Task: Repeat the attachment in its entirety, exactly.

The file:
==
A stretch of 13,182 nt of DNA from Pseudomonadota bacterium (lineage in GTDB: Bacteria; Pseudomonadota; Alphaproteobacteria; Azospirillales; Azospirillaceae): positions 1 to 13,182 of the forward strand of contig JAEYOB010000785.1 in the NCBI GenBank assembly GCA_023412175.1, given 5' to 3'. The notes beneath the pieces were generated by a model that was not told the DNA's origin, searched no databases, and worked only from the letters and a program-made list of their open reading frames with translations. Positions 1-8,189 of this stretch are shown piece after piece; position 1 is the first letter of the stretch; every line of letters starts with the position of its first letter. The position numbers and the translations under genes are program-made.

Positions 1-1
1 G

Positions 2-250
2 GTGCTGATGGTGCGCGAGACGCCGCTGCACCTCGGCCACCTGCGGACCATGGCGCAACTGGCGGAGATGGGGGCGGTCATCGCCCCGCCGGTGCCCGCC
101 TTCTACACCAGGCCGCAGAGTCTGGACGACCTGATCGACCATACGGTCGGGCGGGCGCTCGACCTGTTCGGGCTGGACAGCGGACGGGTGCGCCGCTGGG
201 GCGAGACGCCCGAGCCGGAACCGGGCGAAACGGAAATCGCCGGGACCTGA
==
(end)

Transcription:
A stretch of 13,182 nt of DNA from Pseudomonadota bacterium (lineage in GTDB: Bacteria; Pseudomonadota; Alphaproteobacteria; Azospirillales; Azospirillaceae): positions 1 to 13,182 of the forward strand of contig JAEYOB010000785.1 in the NCBI GenBank assembly GCA_023412175.1, given 5' to 3'. The notes beneath the pieces were generated by a model that was not told the DNA's origin, searched no databases, and worked only from the letters and a program-made list of their open reading frames with translations. Positions 1-8,189 of this stretch are shown piece after piece; position 1 is the first letter of the stretch; every line of letters starts with the position of its first letter. The position numbers and the translations under genes are program-made.

Positions 1-1
1 G

Positions 2-250
2 GTGCTGATGGTGCGCGAGACGCCGCTGCACCTCGGCCACCTGCGGACCATGGCGCAACTGGCGGAGATGGGGGCGGTCATCGCCCCGCCGGTGCCCGCC
101 TTCTACACCAGGCCGCAGAGTCTGGACGACCTGATCGACCATACGGTCGGGCGGGCGCTCGACCTGTTCGGGCTGGACAGCGGACGGGTGCGCCGCTGGG
201 GCGAGACGCCCGAGCCGGAACCGGGCGAAACGGAAATCGCCGGGACCTGA